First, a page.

UNITED STATES — The holidays are upon us and pocketbooks are starting to run thin. Would your bank be willing to let you skip payments around the holidays?
If you have a loan or credit card, your bank may have offered to let you skip a payment during November or December as a way to keep your head above water during the holiday season.
Sounds like a sweet deal, right?
According to Chief Operating Officer of Prestige Financial Rich Hyde, there are some aspects of the “deal” you should think about before you start shifting your money.
With an installment loan, (ie. auto loan), your creditor will add the skipped payment to the end of the loan. So you will still be expected to pay the loan next month.
You will also accrue interest during the skipped payment, so you’ll end up paying a little bit more.
Also, note that if you have a plan to get out of debt by a certain date, that date will be pushed back if you skip a payment.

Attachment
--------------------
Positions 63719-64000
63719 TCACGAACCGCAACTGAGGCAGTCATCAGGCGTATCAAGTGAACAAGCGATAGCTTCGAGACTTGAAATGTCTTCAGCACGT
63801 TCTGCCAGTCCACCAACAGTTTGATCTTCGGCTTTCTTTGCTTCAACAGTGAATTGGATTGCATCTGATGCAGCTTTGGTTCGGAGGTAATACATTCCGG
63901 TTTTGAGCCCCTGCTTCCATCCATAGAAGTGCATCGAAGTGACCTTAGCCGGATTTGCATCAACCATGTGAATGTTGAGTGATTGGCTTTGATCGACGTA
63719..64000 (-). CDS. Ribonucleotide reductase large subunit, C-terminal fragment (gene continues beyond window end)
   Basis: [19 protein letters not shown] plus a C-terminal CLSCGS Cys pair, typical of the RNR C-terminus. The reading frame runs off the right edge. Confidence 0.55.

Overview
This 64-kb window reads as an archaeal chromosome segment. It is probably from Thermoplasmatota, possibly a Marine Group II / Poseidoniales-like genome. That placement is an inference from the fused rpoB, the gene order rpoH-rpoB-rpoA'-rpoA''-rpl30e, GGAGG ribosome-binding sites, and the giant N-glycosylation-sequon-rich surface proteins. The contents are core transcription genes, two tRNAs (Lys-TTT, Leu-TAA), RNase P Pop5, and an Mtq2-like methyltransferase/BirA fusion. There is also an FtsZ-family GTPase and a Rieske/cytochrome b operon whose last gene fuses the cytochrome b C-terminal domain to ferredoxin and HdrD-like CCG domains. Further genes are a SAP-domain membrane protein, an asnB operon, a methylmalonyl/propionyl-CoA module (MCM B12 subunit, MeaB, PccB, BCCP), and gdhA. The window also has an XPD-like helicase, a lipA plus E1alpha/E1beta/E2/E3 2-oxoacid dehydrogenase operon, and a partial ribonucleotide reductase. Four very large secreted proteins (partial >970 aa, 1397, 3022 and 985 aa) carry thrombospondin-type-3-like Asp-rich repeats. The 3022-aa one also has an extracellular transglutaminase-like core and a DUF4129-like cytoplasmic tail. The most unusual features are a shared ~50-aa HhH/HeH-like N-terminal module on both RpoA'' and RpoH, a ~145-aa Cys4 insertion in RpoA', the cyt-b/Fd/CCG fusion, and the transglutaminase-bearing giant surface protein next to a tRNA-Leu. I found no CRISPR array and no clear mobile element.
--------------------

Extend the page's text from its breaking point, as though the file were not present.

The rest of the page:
“It doesn’t hurt your credit … but it hurts your pocketbook,” Hyde said.
However, it could your credit if you’re not careful.
According to Hyde, people who skip a payment tend to fall out of the habit and will sometimes forget to pay again the next month.
But after the first ‘free’ month, creditors will report those who miss another monthly payment. And since payment history affects your credit score, you could be at risk for hurting that number if you skip a payment without your lender’s permission.
In Hyde’s opinion, taking an offer to skip a payment so you have extra money to spend on the holidays will cost you more than it will help.
“There’s no real good reason to take advantage of it, unless you’re in dire straights,” Hyde said.
Even then, there may be a better way to solve that problem, so contact your lender to see what your options are.
If your creditor sends you information about skipping a payment during the holidays, make sure you read the terms of the agreement and get answers to any questions you may have about the offer before you agree to it.